Sign up for our newsletter: GZERO Daily

{{ subpage.title }}

GZERO Media

Then and Now: Colombian peace talks, Sri Lankans' anger, Macron's challenges

Three months ago: Colombia government, ELN resume peace talks

One of Gustavo Petro’s first orders of business after becoming Colombia’s president in Aug. 2022 was to bring “total peace” to the country. As a result, three months ago, his leftist government announced it was resuming talks with the National Liberation Army, a guerilla group known as ELN, for the first time since 2019. The talks were hailed as a big deal considering that the 2,400-member strong force has been at war with the government since the 1960s. The ELN was the largest guerrilla group not to sign onto a historic 2016 peace deal between the government and guerilla groups, including the Revolutionary Armed Forces of Colombia. Since then, violence by the ELN and other armed groups financing their operations through drug trafficking and illegal mining has continued to terrorize Colombians, particularly in rural areas. Last week, however, Petro, a former guerilla, announced a breakthrough, saying his government had reached a peace agreement with the ELN for a six-month ceasefire. But the ELN came out shortly after and said no deal had been reached, stating that “a unilateral government decree cannot be accepted as an agreement.” Petro, for his part, has not responded to the group’s denial. Still, communication is a good thing, and the two sides say they will continue talks this month in Mexico. Petro discussed these issues, and more, in an interview with GZERO Media.

Read more Show less

From left to right, the presidents of Russia (Vladimir Putin), Iranian (Ebrahim Raisi), and Turkey (Recep Tayyip Erdogan) hold talks in Tehran.

utnik/Sergei Savostyanov/Pool via REUTERS

What We're Watching: Tehran trilateral, EU food jitters, Sri Lankan presidential vote

Putin, Raisi & Erdogan in Tehran: friends with differences

Leaving the former Soviet region for the first time since he ordered the invasion of Ukraine, Russian President Vladimir Putin met in Tehran on Tuesday with his Iranian and Turkish counterparts. The conflict in Syria, where Russia and Iran are on the opposite side of Turkey, was the main item on the agenda, but little of substance was announced beyond a pledge to rid the country of terrorist groups and to meet again later this year. Importantly, Turkey’s recent threat to invade northern Syria to destroy Kurdish militant groups based there still hangs in the air — a point underscored by Recep Tayyip Erdogan’s call for Russia and Iran to be more “supportive” of Turkey’s security concerns. Still, both Moscow and Tehran have warned him against an invasion. Putin and Erdogan also failed to close the remaining gaps on a UN-backed plan to restart Ukraine’s seaborne grain exports. Lastly, while Putin and the Iranians traded shots at NATO and the West, there was no public mention of the current, fast-fading efforts to revive the long-stalled 2015 Iran nuclear deal.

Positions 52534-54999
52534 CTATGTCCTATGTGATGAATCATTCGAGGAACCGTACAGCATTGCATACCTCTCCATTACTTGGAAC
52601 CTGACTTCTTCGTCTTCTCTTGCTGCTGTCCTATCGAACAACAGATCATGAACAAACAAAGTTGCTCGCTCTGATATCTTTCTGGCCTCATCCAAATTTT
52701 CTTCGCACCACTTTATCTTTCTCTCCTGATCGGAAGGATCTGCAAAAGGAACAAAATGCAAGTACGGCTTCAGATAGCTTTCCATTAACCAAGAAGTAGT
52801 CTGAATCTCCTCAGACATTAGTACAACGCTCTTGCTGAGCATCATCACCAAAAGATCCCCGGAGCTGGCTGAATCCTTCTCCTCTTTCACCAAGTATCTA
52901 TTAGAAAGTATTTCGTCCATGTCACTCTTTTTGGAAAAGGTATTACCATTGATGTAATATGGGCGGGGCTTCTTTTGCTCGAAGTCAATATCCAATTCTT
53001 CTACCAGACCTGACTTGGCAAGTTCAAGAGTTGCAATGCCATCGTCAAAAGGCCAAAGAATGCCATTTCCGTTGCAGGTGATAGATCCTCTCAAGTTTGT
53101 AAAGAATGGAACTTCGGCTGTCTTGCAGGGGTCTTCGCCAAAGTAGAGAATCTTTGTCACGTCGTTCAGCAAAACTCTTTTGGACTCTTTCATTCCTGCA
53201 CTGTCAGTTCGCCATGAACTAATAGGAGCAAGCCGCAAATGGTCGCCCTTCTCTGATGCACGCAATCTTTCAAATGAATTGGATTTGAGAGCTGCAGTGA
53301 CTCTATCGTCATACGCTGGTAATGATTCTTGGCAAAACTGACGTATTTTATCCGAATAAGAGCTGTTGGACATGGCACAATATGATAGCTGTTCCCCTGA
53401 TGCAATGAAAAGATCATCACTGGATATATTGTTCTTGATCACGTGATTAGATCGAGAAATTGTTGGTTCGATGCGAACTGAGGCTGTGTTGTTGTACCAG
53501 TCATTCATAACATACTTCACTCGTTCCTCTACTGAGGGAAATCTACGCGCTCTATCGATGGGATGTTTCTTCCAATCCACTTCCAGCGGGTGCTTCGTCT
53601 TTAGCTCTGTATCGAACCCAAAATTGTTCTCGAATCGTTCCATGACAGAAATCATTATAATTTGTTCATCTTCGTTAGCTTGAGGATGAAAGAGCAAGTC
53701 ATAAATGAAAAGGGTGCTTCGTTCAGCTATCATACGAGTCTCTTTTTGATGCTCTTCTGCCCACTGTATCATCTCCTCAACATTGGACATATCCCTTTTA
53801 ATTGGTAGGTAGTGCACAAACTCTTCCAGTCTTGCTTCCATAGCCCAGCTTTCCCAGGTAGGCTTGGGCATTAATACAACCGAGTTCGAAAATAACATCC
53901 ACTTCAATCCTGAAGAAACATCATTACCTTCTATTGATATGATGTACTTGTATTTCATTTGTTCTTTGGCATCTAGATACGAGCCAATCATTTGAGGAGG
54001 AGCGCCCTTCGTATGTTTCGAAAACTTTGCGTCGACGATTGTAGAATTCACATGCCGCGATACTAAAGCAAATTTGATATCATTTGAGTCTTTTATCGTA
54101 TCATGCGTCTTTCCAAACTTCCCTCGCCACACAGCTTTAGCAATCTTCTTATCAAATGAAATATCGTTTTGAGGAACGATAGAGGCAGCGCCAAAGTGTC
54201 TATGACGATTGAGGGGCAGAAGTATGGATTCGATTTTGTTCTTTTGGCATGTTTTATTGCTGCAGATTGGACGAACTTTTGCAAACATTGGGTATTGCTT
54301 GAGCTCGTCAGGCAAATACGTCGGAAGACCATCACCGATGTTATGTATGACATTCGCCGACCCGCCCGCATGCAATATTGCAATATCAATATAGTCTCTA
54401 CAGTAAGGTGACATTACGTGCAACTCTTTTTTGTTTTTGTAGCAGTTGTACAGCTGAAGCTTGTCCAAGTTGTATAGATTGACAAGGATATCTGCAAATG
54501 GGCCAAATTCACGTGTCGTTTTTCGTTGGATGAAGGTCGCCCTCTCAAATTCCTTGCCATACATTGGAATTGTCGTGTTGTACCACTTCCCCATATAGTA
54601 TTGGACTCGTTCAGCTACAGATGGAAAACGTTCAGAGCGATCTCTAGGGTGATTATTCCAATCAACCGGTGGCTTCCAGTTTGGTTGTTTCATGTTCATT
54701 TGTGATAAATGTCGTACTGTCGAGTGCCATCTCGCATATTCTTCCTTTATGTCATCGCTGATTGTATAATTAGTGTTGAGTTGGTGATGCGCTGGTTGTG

Read more Show less

Sri Lankans celebrate the resignation President Gotabaya Rajapaksa in Colombo.

REUTERS/Adnan Abidi

What We're Watching: Sri Lanka swears in new leader, Bolsonaro spends big, Biden to kiss the ring

Sri Lanka has a new acting president

Gotabaya Rajapaksa finally resigned — by email — on Thursday as president of Sri Lanka, a country rocked by months-long mass protests, economic collapse, and political turmoil over his rule. He fled the country on Tuesday, likely to avoid arrest, and is now in Singapore, but Rajapaksa’s final destination remains unclear. Ranil Wickremesinghe, the sitting PM Rajapaksa appointed interim president before getting out of Dodge, was sworn in as acting president on Friday. Wickremesinghe’s ability to govern, however briefly, is uncertain given that protesters also want him out. Parliament’s process for selecting the new leader now begins, with a vote coming as early as next week. MPs will have to come up with an alternative candidate to serve out the remainder of Rajapaksa's term until 2025, or hold a snap election. Whoever becomes president will then have to pick a prime minister to lead a government that'll need to pass tough economic reforms to secure an IMF bailout, the only way Sri Lanka can salvage its ruined economy. Demonstrators ignored a new curfew to publicly celebrate Rajapaksa’s resignation overnight, and all eyes are on what happens next on the streets of Colombo.

Read more Show less

Demonstrators celebrate after entering the Sri Lankan PM's office in Colombo to demand his resignation as interim president.

REUTERS/Dinuka Liyanawatte

Sri Lanka slipping into anarchy

Things have gone from bad, to worse, to outright crazy in Sri Lanka since the beginning of the year.

We warned you early on that the country would default on its huge sovereign debt, which it did in May. Since then, the economic crisis has quickly morphed into full-blown political turmoil and a social catastrophe the likes of which the region has not seen for a long time.

And there’s no easy fix.

Read more Show less

Demonstrators gather on the lawn of the Sri Lankan prime minister's office in Colombo.

REUTERS/Adnan Abidi

Chaos in Sri Lanka

Just when we thought Sri Lanka’s worst-ever crisis was about to end, things took another unexpected turn on Wednesday.

Read more Show less

Subscribe to our free newsletter, GZERO Daily

Latest